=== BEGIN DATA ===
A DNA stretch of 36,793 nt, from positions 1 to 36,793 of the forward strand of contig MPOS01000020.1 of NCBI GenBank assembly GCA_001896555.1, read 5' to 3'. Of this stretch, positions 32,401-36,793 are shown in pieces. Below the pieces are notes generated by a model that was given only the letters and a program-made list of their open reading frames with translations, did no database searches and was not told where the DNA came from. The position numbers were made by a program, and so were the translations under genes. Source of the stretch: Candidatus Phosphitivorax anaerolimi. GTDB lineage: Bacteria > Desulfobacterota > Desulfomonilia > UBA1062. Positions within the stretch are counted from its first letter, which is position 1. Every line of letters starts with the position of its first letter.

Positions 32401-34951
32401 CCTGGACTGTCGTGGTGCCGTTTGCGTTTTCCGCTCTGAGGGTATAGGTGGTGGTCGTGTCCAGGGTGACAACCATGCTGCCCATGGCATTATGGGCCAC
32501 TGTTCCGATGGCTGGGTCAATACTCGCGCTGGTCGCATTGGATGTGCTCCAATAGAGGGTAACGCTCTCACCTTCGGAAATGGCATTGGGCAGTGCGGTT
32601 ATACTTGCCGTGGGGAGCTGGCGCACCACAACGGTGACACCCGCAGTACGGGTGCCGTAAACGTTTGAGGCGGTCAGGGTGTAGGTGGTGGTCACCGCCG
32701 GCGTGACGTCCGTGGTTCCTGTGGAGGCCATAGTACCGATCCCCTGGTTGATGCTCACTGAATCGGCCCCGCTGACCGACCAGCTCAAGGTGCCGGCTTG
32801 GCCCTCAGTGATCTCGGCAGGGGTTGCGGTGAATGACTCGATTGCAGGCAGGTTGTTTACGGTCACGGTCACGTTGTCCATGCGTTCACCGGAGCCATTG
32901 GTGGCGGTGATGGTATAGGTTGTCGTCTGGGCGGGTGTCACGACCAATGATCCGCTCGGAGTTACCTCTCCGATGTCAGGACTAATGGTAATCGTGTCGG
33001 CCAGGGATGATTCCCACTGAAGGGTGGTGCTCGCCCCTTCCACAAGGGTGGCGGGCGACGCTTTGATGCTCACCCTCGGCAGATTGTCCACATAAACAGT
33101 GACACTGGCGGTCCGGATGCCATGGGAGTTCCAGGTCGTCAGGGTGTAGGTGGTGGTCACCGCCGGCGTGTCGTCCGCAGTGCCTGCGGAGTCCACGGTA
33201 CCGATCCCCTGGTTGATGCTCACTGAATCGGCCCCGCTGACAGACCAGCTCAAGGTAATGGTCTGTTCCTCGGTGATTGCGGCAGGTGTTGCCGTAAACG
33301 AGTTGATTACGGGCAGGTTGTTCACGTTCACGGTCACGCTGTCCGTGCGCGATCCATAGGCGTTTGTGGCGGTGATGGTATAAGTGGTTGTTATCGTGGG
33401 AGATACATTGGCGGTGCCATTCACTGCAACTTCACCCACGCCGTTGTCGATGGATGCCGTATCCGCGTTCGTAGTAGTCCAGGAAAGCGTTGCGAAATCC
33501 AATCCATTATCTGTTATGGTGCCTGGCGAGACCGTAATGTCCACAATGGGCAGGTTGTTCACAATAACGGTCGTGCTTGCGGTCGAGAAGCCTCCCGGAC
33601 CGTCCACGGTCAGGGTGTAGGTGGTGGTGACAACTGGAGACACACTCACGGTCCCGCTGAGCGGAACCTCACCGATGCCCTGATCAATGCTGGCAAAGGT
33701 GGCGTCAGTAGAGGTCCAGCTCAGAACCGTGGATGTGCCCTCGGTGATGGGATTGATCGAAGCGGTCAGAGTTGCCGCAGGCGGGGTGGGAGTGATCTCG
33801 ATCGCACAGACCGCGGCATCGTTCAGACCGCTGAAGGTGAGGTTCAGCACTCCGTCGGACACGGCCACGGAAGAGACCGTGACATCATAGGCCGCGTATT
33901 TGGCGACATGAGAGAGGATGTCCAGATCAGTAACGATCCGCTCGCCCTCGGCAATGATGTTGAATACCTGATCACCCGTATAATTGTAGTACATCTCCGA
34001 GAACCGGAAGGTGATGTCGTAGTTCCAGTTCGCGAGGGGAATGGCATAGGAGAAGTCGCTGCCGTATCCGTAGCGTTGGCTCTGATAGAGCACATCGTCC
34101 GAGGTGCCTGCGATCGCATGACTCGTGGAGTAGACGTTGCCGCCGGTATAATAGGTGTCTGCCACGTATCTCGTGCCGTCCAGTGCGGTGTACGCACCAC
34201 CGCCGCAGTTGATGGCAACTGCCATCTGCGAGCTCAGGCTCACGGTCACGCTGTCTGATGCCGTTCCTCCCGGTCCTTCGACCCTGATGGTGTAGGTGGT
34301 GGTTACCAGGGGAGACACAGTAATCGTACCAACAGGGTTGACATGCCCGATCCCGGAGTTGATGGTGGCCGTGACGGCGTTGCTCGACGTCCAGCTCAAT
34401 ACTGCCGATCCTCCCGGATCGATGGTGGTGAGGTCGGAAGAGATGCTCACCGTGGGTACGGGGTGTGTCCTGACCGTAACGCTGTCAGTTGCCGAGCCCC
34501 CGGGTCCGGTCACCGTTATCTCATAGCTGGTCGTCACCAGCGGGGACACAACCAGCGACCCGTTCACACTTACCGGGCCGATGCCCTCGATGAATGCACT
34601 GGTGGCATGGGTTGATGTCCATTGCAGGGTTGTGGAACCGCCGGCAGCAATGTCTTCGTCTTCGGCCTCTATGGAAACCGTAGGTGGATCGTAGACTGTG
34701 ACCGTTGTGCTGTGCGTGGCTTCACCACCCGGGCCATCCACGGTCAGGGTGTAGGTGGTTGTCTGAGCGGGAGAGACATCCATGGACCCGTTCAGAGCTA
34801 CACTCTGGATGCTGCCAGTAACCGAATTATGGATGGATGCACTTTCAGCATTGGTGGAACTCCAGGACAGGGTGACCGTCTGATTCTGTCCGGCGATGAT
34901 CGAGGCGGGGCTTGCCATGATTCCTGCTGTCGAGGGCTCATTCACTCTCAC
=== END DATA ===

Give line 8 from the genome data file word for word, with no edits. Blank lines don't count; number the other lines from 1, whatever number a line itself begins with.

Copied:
32901 GTGGCGGTGATGGTATAGGTTGTCGTCTGGGCGGGTGTCACGACCAATGATCCGCTCGGAGTTACCTCTCCGATGTCAGGACTAATGGTAATCGTGTCGG